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Eloquent Models - First Impressions

05 October 2020

I've just started building my gardening application and thought I'd note down a few of my first impressions getting into using Eloquent models. Here are a few of my thoughts:

They're easy to work with #

Yup, I managed to do what I would had done with vanilla PHP and home-rolled CSV functions in 5 hours in about half an hour.

Most of the code is already written #

When you're using eloquent models you barely have to write any code at all. The only thing the class really needs to do is extend the Eloquent Model class and you get a whole bunch of functionality. Sometimes you'll also need to define some relationships between different models - eg. an author owning a blog post.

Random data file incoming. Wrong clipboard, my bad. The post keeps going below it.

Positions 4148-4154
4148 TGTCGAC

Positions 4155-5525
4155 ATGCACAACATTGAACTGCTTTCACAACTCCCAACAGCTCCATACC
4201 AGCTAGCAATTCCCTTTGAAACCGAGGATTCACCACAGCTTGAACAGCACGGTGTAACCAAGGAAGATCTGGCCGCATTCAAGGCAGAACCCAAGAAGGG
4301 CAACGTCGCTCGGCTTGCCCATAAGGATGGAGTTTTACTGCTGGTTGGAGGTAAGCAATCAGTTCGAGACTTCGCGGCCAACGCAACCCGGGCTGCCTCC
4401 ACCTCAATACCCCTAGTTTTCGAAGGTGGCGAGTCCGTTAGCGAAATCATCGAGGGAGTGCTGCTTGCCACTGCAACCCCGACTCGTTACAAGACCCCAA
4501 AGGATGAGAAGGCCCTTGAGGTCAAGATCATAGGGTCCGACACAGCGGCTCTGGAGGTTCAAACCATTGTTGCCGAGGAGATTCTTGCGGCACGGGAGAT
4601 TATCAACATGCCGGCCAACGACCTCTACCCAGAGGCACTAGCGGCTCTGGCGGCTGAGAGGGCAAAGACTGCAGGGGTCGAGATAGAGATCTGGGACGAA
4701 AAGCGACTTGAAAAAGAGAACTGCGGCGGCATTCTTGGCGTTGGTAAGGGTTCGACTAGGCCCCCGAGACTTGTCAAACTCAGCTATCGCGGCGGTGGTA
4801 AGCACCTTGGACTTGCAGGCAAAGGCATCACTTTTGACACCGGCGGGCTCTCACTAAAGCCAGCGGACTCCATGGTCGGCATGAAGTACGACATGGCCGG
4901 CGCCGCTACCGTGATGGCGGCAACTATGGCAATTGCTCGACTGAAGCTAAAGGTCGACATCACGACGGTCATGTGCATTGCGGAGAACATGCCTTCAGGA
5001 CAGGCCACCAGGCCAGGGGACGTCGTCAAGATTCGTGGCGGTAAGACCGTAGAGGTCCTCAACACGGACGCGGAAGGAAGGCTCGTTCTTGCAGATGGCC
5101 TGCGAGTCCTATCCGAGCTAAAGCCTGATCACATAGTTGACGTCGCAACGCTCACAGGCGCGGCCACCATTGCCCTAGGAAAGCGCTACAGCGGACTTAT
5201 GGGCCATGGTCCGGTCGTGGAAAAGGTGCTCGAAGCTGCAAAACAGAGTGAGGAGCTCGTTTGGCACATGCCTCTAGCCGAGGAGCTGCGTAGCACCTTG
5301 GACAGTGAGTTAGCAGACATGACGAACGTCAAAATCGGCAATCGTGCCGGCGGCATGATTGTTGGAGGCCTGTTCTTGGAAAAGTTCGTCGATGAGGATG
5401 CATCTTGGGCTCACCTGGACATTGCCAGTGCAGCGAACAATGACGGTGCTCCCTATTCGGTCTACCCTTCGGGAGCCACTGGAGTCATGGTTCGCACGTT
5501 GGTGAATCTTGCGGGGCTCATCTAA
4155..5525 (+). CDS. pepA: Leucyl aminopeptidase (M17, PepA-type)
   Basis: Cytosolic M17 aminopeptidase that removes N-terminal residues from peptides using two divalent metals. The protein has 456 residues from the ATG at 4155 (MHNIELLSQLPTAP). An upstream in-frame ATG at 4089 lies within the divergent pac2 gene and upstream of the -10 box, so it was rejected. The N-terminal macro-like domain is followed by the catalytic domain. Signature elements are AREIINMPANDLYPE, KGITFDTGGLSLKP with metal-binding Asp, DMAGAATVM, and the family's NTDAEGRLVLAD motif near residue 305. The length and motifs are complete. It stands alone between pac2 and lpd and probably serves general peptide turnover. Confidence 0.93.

The main hassle with eloquent models is writing the migrations which will generate the database tables and rows you need. It was quite slow-going looking throught the laravel documentation to find out what to write to create data of a certain type. I don't think this is laravel's fault or anything - there is always going to be some complexity in defining the data that your application needs.

Protection from mass assignment #

Laravel does not let you set a big load of database rows from a request without your careful supervision. You can't use an array to create or update an eloquent model unless all the properties you are setting are set to "fillable". Alternatively, you can set some properties as "guarded". This will mean the default is that you can fill create/update the model with an array. But the properties set to "guarded" can not be filled with an array.

In my applications I think I will be using the "fillable" model where I expressly declare anything that can be filled with an array. I also think I might avoid using arrays to fill up models anyway so I can keep everything explicit about what is going on. We'll see where this takes me.

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